Ellen - May 5, 2010

This is a great idea! I do wonder about Angela’s calculation- I’m sure someone has figured it out somewhere!

Cathy - May 5, 2010

To compare the cost of super lean vs regular burger in your area, this is the formula (I think!):

Based on the above tables, I have calculated the approximate percent of “loss” of each type of meat after cooking (loss of water and fat)

Super lean = 12.67oz/16oz = 79% meat retained (21% loss)
Regular burger = 11oz/16oz = 69% meat retained after draining(31% loss)

To figure out the cost of meat per COOKED pound, simply take the price of burger and DIVIDE it by these percents (move the decimal over to be 0.79 and 0.69).

For example:

Super lean burger @ $4.50 per pound: 4.50/0.79 = 5.69 per cooked lb
Regular burger @ $2.00 per pound: 2.00/0.69 = 2.90 per cooked/drained lb

Clearly, the regular burger IS a better deal. HOWEVER, just be aware that it’s not always the fat that becomes a “filler” for burger. Another “filler” is all the connective tissue and “gristle” that makes burger sometimes kinda chewy. I don’t know much about store bought burger, but sometimes these are also determining factors for the price of burger, and not only the fat content.

Deirdre - May 7, 2010

Any way to reduce the fat content in regular ground beef when cooking it up as meatballs or patties?

    Damie - July 4, 2012

    Yes! Just cook the ground beef according to the directions above. Rinse and blot. Place thoroughly cooked ground beef crumbles in food processor. Add other meatball ingredients. Pulse lightly to combine. Allow to rest for 5 minutes. Form into balls. Brown in non-stick skillet.

    I do this all the time and people rave about my meatballs.

Nancy Clinton-Ross - September 13, 2010

I’ve been doing this for years…just didn’t like the grease that well. Nice to know that I’m not the only one..lol I usually just discard the greasy water, but I wonder how it would work for hamburger gravy (sans hamburger)? I’ll have to try it!

Nitalynn - November 1, 2010

Angela I still would rather pay more and be a little more sure of what I have. I was raised on a farm and it was drilled into my head that if you weren’t going to raise your own animals to eat to buy the best meat you could afford. The problem with cheap hamburger is not only fat but the fact that it is the trimmings off of everything else. I prefer to buy less fat in my ground beef and then add a touch of olive oil if it needs more fat for what I’m doing with it.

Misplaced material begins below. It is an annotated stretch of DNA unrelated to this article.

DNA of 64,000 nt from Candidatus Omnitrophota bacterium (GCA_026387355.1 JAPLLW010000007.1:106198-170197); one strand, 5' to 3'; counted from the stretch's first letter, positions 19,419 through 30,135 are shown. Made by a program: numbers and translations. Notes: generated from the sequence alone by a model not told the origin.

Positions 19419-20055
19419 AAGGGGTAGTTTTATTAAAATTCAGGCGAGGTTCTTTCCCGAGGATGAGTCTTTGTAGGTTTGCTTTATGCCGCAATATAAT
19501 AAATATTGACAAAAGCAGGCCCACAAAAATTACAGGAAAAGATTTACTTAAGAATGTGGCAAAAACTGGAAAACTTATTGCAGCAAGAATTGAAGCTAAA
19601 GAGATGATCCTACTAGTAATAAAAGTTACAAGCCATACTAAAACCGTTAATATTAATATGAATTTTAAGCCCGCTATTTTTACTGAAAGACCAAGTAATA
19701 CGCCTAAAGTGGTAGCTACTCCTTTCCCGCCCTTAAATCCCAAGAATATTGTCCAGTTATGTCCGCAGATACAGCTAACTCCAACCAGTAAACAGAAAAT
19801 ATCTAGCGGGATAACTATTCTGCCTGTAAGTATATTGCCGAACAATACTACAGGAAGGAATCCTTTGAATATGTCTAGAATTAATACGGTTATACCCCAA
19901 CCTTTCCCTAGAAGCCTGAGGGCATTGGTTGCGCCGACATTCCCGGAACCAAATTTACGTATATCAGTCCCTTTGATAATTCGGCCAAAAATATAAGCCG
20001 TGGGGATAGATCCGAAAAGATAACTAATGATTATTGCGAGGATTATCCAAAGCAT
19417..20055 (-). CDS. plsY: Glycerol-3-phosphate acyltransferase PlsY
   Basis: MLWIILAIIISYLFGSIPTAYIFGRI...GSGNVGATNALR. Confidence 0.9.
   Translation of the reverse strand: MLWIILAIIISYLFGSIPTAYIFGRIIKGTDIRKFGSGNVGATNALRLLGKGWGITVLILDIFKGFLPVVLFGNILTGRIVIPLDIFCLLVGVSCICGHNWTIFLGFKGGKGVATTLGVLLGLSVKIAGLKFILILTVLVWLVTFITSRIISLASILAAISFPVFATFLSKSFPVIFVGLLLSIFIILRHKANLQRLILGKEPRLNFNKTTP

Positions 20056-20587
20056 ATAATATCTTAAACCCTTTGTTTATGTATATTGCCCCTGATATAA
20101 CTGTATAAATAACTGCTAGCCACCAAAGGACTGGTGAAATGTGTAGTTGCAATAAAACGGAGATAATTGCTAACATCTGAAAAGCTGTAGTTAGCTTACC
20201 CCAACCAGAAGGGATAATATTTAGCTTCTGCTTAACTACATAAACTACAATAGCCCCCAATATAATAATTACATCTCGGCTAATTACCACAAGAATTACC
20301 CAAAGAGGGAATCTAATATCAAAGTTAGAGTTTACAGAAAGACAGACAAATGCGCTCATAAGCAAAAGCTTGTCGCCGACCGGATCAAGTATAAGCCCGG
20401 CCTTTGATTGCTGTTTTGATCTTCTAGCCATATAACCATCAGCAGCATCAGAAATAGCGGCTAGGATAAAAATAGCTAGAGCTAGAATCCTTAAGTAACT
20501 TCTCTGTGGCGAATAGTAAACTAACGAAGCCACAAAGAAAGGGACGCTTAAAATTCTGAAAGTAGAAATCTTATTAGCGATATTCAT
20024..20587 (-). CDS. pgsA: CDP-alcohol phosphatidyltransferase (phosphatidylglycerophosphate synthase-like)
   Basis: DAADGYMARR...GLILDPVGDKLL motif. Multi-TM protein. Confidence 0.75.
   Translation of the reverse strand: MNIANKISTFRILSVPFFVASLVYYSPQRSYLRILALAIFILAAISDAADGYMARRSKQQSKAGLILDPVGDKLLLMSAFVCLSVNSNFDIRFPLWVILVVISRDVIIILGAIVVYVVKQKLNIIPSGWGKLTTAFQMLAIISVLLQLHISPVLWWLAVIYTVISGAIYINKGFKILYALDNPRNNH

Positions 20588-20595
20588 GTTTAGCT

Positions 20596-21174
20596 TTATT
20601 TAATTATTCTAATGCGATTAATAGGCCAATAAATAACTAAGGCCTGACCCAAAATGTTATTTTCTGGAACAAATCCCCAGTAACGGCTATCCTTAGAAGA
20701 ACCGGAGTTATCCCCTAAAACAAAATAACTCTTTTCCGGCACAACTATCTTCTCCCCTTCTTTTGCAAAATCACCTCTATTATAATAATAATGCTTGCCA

Jeff - February 6, 2011

I made some lentil beef chili out of 2 pounds of regular HB. Fried it first to get in browned, poured out the fat, put water in it and boiled it, put it in the fridge overnight scooped off the remaining floating hardened fat, put it thru a colander to collect the water and used that with some more to cook 1 cup lentils. Added 2 cans of diced tomatoes, some leftovers (beans, tomato paste, etc), chili, etc – eating it right now – great and no fat. And not many carbs either.

Jag - November 16, 2011

Nitalynn is correct.

You’re not paying just for less fat, you’re also paying for better beef. I worked in a butcher’s and later in a steakhouse that trimmed its own steaks. In both cases, because they were buying meat by the pound, they would be purchasing meat that was sold to them untrimmed, resulting in a lot of gristle, undigestible fat called silverback, and tendons. The cheaper meat in the butcher’s was always full of this gristle and tough tissues along with fat and ground together. This made hamburger that was better for slow cooking recipes where the tissues would gelatinize, but made for absolutely nauseating hamburgers from a mouth-feel perspective. They were chewy, fibrous, and bland.

Higher quality burgers/steaks have all this extra fat, silverback, and gristle trimmed off before they’re cooked/ground. It’s more expensive because you’re getting primarily just the edible beef and tissue fats, not all the extra stuff mixed in. This results in a product that cooks more uniformly and with less melting away, resulting in a better product for your dollar.

However, you have to be willing to pay for that better product., just like anything else. It’s not always about the fat content of the beef, but all the extras that the customer isn’t aware that they’re getting. No one who has trimmed meat before will skimp on it if they don’t have to.